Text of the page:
Read full article By Caritas India @ CARITAS INDIA Photo Credit: Caritas India
Lang Pyrtuh is a staunch supporter of millet cultivation. He says, “Even if money started growing on trees or we have lots of money in hand; but still, we cannot eat money.”
The 68-year-old farmer from Samanong village in West Jaintia Hills District of Meghalaya State of Northeast India has seen his village expanding from mere 14 houses to current 51 families. The villagers used to cultivate only two types of millets i.e. “Kre lieh and Kre Iong” (white and black millets) and till date, they continue to cultivate these two types of millets.
“In the past, millets fed the poor and advantaged people alike but now there has been a total declined in millets cultivation over the last 27 years and it has been replaced by Rice as staple grain,” says Lang Pyrtuh.
The introduction of Cash Crops like Sesame and Broom cultivation has drastically affected the cultivation of millet. The price of millet was only 2 rupees per kg whereas Sesame was sold at 300 rupees per kg. Due to this, farmers gradually turned towards profitable produces. Another main reason is the supply of Public Distribution System (PDS) which includes only rice, wheat and sugar. This has resulted in a change in food habits, which has led to more dependency on external food products. Earlier, the millet was a major grain consumed at the village but with the changing food patterns, rice and wheat took precedence over millet. Now, children also did not like the taste of millet anymore.
Lang Pyrtuh informs that millet was also used to make local beer. However, as the generation has changed day by day, the use of this product has been limited to those who still practice the same as fodder for animals and birds. He shares that in the recent past farmers use to exchange millets with other food items (barter system) at the local exchange market.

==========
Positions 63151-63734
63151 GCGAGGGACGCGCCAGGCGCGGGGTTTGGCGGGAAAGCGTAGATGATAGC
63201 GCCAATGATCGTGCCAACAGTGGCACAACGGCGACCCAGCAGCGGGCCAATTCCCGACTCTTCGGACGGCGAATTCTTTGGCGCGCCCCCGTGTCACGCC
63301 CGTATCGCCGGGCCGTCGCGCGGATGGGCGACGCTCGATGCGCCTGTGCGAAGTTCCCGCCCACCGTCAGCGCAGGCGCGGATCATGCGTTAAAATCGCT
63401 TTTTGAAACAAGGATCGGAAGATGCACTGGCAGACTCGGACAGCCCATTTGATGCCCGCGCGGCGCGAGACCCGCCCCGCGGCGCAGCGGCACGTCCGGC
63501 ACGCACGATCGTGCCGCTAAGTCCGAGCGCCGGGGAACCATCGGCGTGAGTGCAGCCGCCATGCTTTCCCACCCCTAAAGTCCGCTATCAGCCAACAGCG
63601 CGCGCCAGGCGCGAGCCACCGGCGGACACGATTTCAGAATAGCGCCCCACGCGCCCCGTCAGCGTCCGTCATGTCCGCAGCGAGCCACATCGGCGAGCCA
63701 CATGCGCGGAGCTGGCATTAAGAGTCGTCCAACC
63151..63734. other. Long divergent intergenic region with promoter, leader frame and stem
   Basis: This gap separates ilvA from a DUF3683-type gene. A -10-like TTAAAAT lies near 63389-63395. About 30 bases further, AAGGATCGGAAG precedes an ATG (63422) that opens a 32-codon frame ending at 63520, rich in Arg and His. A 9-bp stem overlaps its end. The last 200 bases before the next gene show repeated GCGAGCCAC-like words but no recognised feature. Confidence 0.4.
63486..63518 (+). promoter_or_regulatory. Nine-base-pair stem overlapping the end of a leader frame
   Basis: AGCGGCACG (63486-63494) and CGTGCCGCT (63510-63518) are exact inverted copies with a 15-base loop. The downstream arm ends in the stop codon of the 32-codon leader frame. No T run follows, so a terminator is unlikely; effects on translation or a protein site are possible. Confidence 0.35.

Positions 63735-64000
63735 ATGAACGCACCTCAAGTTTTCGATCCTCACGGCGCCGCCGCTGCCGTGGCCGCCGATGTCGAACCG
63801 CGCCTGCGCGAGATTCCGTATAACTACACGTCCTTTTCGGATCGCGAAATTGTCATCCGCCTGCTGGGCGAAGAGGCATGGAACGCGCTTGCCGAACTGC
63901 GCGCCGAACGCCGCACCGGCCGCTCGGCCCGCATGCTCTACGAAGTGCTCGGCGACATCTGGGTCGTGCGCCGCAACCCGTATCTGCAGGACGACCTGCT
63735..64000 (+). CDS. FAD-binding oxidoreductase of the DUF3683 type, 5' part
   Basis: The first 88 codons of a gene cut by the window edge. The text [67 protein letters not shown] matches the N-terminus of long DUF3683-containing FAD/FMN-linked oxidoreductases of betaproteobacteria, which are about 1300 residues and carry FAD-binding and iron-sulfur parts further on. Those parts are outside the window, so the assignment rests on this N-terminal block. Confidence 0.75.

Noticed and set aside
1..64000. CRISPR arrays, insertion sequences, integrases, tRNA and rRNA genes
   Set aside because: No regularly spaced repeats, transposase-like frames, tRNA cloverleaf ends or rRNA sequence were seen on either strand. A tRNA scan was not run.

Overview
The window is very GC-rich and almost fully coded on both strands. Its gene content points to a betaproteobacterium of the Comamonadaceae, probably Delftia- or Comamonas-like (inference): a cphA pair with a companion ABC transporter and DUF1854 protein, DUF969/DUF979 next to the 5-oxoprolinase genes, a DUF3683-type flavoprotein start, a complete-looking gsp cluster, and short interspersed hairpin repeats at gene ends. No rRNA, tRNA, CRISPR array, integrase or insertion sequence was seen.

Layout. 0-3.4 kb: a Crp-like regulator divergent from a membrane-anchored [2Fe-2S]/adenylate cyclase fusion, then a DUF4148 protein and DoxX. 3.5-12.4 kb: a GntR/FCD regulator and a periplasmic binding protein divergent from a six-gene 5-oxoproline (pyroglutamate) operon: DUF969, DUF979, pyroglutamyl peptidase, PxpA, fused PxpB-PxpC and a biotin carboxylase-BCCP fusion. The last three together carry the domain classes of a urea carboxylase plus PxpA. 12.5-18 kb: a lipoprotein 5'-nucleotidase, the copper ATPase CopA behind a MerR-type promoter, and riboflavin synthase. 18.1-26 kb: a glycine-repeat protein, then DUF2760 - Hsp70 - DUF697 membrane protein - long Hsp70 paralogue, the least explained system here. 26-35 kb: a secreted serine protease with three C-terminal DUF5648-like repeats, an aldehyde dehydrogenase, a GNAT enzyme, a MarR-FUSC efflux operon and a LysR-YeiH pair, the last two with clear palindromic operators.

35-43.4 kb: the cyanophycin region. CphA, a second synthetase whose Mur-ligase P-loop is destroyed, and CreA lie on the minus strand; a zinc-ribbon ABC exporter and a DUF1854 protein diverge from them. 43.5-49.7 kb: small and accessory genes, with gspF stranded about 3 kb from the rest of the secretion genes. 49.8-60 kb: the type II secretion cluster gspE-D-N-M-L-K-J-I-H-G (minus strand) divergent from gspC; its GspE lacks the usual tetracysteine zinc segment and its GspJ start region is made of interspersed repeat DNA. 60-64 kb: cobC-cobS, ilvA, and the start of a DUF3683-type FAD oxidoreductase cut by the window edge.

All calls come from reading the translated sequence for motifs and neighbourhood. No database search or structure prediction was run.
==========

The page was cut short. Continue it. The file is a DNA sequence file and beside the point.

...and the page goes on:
Faced with a challenging situation, Jaintia Hills Development Society (JHDS), a Caritas India partner for the FARM NE project took the initiative to address this challenge of declining millets farming in the village. Lang Pyrtuh and other farmers also joined JHS to bring millet back to the region. Several meetings were organised with the farmers to share the importance of millets cultivation and its relevance.
Millet is very easy to cultivate as it does not require many inputs (like Chemicals, fertilizers, pesticides and hybrid seeds etc). The FARM team also suggested other benefits from the millets in which they can start food processing, like making local food, snacks biscuits, cakes and cookies etc.
The intervention started showing positive results in the year 2019 as another 10 families have come forward to cultivate millet. It is expected that more families will join to cultivate millet and promote farmer to farmer and community to community exchanges to bring the neighbouring village and the whole district under millet cultivation.
The support is also taken from Krishi Vigyan Kendra to assist in training on small millets processing for the selected entrepreneurs in agri-processing from millets and the related benefits.
The community is convinced of the production and multiplication of millets for the long term sustainability, and also to earn some extra income from this millets with the help and support of JHDS in processing, packaging and marketing.
The FARM Programme has been instrumental in trying to bring back millet cultivation among the community in the region. Earlier similar cases have also been reported from other parts of Meghalaya, parts of Assam and Manipur. Millet back into the system is going to go a long way in promoting the idea of food sovereignt